Now to me, that looks like the proper use of the term Genre Savvy. Even if it's not, the Veryspecial Episode trope still applies and shouldn't have been cut. I know I could just revert the edit myself, but I don't want to do that and then find myself in the middle of an edit war.
edited 11th Jun '17 2:26:46 PM by Emptybee
There's no evidence given that the players are genre savvy. "The GM was counting on it" is not enough; he could have been counting on it because what they did was completely in character for them.
Which still doesn't explain why the larger example was cut entirely.
Is that being Genre Savvy? I mean sure its something you would typically only see in media and such but where is the savviness? The only way it would be is if you wore it to turn on an otaku for a date or to manipulate him and only if they based it on the media and not knowledge of the otaku's personal fetishes.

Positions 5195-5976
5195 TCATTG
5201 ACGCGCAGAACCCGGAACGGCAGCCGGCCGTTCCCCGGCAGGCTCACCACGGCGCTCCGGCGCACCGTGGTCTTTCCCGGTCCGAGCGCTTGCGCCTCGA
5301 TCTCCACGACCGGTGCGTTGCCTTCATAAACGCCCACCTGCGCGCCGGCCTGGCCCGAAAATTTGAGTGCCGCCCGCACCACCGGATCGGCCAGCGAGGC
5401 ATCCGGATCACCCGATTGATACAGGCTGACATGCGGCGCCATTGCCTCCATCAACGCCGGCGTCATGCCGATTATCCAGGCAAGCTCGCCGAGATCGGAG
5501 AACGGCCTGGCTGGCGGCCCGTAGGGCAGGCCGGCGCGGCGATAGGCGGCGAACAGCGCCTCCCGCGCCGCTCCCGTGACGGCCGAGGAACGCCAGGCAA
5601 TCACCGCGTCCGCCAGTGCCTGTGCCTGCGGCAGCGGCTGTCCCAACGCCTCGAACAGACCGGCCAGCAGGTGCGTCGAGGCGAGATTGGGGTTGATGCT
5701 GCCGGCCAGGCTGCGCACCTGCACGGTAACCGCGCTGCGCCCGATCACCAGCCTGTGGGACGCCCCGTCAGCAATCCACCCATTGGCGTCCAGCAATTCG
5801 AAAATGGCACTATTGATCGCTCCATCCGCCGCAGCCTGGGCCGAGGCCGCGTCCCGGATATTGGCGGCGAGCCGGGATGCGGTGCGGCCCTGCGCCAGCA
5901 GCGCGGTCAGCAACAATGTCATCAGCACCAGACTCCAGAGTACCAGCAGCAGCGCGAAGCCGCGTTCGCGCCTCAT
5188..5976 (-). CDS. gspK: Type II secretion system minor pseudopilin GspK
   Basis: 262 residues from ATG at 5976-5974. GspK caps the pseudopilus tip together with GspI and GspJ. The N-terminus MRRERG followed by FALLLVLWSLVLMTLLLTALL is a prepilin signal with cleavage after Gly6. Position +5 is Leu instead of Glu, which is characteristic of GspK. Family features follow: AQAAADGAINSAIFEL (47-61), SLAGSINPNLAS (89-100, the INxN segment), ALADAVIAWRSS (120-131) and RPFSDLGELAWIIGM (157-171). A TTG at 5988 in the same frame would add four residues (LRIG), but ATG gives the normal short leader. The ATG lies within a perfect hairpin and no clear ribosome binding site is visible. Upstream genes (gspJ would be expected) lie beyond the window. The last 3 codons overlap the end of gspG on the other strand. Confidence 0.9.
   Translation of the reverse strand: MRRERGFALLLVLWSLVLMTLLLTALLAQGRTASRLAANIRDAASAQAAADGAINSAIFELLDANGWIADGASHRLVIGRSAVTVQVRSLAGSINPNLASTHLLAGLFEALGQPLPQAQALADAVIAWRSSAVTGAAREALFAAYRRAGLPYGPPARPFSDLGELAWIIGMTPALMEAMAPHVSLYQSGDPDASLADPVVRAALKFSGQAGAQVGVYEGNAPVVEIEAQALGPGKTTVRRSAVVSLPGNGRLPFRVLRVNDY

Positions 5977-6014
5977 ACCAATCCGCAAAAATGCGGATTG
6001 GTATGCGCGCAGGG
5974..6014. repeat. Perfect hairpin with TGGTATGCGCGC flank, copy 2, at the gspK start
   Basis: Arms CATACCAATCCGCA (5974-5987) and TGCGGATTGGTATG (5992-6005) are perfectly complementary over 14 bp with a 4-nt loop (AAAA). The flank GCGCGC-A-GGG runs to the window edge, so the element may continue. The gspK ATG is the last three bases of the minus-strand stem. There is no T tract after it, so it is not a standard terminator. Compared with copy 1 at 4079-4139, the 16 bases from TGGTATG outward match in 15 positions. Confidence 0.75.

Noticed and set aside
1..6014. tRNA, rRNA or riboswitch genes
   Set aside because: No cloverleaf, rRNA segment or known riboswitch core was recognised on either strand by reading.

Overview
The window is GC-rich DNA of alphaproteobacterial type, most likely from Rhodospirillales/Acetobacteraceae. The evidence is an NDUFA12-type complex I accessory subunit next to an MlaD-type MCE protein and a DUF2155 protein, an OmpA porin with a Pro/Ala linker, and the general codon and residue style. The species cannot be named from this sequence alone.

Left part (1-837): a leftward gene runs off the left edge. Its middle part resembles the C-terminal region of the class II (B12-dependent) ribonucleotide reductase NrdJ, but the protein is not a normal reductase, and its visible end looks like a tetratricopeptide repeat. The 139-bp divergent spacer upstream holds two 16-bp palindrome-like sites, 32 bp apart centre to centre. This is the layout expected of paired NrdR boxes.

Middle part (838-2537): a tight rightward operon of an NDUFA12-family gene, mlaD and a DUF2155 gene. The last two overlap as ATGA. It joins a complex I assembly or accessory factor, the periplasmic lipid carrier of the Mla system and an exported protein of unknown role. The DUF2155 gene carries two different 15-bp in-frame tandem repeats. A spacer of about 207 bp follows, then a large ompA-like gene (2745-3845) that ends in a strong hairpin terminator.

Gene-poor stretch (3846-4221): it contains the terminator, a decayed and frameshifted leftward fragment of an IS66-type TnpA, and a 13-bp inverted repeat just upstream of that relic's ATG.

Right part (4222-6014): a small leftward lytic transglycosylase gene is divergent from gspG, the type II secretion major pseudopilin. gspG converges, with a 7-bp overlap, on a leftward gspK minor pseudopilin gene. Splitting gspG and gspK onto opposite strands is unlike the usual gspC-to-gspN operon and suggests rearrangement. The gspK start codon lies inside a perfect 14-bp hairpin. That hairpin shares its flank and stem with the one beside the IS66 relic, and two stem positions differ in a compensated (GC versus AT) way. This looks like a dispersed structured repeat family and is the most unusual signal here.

Or for how to make an anime character for cosplay and character designs but eh.
I wouldn't actually put something like that in the description though...
It's a Zero Context Example. It doesn't explain how the episode is an example of Very Special Episode. I really should have put that in the edit reason; blame it on muscle memory.
edited 11th Jun '17 8:32:44 PM by HighCrate
Fair enough. It's been awhile since I read that arc, but I'll look it over and see if I can't provide some context.
What is the verdict on Balthier from Final Fantasy XII? The discussion seems conflicted on that regard.
I think he's probably Wrong Genre Savvy, but I'm not entirely certain either.